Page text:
This article is part of our Sustainability 101 series. We created this collection to provide an introduction for those entering the sustainability space for the first time.
ESG stands for environmental, social and (corporate) governance.
The term is often used to conflate two different functions: sustainability reporting and sustainability investing. In this article, we’ll discuss both in more detail.
What is ESG reporting?
ESG, or ‘sustainability reporting’, describes the process of collating, quantifying and reporting on data related to an organisation’s environmental, social and governance-based practices.
Reporting allows companies to measure key operational factors (such as energy efficiency, pollution levels, or labour standards) linked to these three areas by helping them to:
- set realistic goals
- track their overall progress
- demonstrate their performance to governments, investors, employees, and customers.
Is ESG reporting mandatory?
Yes and no.
In April 2022, the UK government enacted two new ESG laws affecting registered companies and Limited Liability Partnerships (LLPs) that have over 500 employees and annual revenue of more than £500 million.
In the EU, the Corporate Sustainability Reporting Directive (CSRD) has officially taken effect and looks to strengthen and modernise the regulations governing the reporting of social and environmental information by companies.
Companies not within the scope of these regulations aren’t currently required to report on climate-related data. But it is often recommended that they do so in any case, given the benefits reporting can provide. As they say: ‘if you can measure it, you can manage it.’
What’s included in an ESG report?
The specific factors in each of the three categories may vary depending on the type of work the organisation performs, or the framework used to create the report.
But there are some common topics companies usually report on. Let’s look at these in more detail.
Category 1: Environmental
The first category covers the environmental impact: how well the business conserves the natural world, and how they’re working to protect the future of the planet.
Key areas include a company’s:
|waste disposal strategy
|natural resource preservation
Governments are implementing strict environmental targets in light of the threat of global warming and climate crisis, including reporting on the breakdown of a business’s emission scopes. This makes reporting on and tracking this category more critical than ever.
Category 2: Social
The second category covers the social impact: how well the business operates with (and within) the community.
|diversity and inclusion
Companies may also report on the standing and social values of any suppliers they affiliate with.
Category 3: Governance
The third category covers governance: the standards used by the company’s leaders to operate it from the top.
Key areas include:
|board member composition
|stockholder voting rights
|any clandestine dealings or conflicts of interest
It also covers the general purpose of the organisation and what it stands for.
What is ESG investing?
By leveraging the data aggregated from ESG reporting and using a particular methodology, a rating can be applied to a company that summarises its overall sustainability performance.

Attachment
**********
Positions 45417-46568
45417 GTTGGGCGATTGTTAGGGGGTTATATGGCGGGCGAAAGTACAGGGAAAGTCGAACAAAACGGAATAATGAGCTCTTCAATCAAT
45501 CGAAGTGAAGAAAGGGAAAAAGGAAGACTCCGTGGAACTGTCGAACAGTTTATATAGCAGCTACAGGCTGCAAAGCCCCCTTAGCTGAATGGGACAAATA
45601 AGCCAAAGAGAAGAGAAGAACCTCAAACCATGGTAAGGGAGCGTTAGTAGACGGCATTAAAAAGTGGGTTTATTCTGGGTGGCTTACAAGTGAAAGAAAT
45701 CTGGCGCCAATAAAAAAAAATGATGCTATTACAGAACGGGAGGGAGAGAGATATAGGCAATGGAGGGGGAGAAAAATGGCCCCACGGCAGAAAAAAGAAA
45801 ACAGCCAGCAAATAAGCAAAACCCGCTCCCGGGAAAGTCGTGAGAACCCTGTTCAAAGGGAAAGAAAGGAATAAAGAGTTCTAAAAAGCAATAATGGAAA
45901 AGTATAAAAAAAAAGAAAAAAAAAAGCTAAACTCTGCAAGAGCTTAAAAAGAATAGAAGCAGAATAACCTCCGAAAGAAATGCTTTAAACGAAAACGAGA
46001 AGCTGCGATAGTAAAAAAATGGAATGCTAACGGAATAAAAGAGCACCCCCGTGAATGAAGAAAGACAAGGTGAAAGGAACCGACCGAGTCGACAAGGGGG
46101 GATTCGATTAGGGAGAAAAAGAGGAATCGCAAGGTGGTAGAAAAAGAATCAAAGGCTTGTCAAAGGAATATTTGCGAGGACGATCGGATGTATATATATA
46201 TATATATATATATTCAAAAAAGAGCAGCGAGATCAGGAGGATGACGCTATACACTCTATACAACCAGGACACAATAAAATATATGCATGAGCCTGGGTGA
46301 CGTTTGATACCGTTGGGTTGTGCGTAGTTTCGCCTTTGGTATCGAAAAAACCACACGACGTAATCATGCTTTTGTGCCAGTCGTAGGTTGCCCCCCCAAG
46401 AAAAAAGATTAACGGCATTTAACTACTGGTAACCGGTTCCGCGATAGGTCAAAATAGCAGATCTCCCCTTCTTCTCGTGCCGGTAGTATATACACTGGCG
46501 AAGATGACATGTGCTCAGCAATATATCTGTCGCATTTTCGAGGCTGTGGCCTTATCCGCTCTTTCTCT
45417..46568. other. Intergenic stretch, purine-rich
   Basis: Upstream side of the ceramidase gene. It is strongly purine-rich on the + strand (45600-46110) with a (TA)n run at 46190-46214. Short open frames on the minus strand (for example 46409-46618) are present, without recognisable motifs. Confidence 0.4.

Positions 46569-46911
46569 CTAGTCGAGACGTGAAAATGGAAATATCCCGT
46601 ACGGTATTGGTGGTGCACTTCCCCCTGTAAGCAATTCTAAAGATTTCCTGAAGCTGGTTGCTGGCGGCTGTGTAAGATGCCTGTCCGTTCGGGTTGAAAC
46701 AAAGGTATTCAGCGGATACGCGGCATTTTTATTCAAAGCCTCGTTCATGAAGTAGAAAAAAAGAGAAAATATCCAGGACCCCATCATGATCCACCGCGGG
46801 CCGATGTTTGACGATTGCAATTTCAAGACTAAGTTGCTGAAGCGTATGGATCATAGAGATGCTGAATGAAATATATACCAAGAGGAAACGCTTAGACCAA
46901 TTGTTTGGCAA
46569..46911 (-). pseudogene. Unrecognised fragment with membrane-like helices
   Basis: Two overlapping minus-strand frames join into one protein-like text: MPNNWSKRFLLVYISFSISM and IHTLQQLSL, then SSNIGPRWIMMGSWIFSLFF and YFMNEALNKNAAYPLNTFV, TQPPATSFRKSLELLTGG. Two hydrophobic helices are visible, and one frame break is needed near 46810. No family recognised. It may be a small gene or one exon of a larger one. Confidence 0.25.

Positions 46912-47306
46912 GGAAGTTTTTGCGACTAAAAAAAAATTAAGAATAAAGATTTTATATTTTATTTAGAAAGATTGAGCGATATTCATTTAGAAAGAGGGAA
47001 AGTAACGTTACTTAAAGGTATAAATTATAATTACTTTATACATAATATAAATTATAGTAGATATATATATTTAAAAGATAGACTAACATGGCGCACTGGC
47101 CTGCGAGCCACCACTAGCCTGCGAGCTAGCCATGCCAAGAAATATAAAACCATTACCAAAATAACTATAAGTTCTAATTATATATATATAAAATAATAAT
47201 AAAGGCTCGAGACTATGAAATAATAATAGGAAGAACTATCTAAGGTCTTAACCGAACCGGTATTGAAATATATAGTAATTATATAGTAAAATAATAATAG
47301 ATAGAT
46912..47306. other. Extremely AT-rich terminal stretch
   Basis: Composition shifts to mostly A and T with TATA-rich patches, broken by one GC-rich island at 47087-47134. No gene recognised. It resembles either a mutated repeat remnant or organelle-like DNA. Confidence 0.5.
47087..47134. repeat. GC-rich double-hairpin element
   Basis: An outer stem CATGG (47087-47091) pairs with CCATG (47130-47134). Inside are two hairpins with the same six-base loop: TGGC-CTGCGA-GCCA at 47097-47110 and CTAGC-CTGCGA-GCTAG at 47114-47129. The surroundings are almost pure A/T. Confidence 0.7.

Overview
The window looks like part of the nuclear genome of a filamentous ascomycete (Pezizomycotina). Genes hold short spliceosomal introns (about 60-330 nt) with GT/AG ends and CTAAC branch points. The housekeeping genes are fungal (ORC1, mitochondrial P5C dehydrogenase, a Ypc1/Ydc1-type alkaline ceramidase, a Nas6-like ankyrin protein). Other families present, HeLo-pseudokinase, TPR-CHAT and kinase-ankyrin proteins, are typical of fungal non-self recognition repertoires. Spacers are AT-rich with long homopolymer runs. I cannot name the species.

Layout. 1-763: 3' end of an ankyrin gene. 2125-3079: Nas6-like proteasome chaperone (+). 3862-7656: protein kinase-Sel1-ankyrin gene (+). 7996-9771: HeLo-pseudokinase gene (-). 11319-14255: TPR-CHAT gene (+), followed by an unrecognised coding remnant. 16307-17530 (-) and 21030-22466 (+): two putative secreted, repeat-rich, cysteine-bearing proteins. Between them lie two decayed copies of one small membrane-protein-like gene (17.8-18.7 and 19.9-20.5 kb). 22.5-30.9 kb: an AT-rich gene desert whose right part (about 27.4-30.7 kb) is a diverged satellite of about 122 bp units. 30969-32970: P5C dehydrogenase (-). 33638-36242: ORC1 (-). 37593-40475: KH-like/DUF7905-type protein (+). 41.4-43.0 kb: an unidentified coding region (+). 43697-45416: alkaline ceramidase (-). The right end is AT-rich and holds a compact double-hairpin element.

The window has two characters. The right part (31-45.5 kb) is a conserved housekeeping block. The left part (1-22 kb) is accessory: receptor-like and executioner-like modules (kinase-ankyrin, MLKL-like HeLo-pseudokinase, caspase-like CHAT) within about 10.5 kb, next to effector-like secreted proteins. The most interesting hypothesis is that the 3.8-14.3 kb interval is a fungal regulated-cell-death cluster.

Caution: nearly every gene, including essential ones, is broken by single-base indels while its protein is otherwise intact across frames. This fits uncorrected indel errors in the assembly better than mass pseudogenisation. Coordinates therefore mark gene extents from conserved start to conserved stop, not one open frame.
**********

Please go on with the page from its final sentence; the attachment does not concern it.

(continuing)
Financial institutions can use this rating to determine the ethical and financial value of investing in that business.
- If a company achieves a positive ESG rating based on the data they’ve reported, investors can feel confident they’re financing a business with a positive social and environmental impact.
- On the flip side, if a company rates poorly, ethical investors can steer clear to avoid indirectly contributing to the climate crisis or social injustice.
Investing based on a company’s ESG rating may also help to reduce the risk of capital loss due to unethical practices within the organisation. This was illustrated by Amplify Energy’s catastrophic oil spill in October 2021, which saw the stock price plummet by over 50 per cent, costing investors considerably in associated losses.
As a result, the number of investment funds integrating ESG factors into their decision-making has been growing rapidly since the beginning of the decade, with the expectation for it to continue over the decade to come.
Who decides how to evaluate the business data?
There are over 600 independent frameworks used to determine a company’s sustainability rating, and each framework is free to choose their own standards for assessing the data.
With such a wide variety of ways to assess the data, companies can receive different ESG ratings depending on the providers performing the evaluation.
UK regulators have recently brought this lack of consistency into the spotlight, with talks for the Financial Conduct Authority to regulate the ESG criteria and evaluation process in the future.
ESG reporting is a powerful way for organisations to work towards a more sustainable future and, whether motivated by ethical or financial reasons, ESG investing encourages companies to do the same.
But ESG isn’t a perfect solution. A lack of clarity and consistency between criteria and independent rating bodies leaves the system open to misuse.
In any event, working towards becoming more sustainable is a step in the right direction. With more focus from regulatory bodies and governments, ESG can become a powerful tool to help align business goals with sustainable causes.
We are sorry that this post was not useful for you!
Let us improve this post!
Tell us how we can improve this post?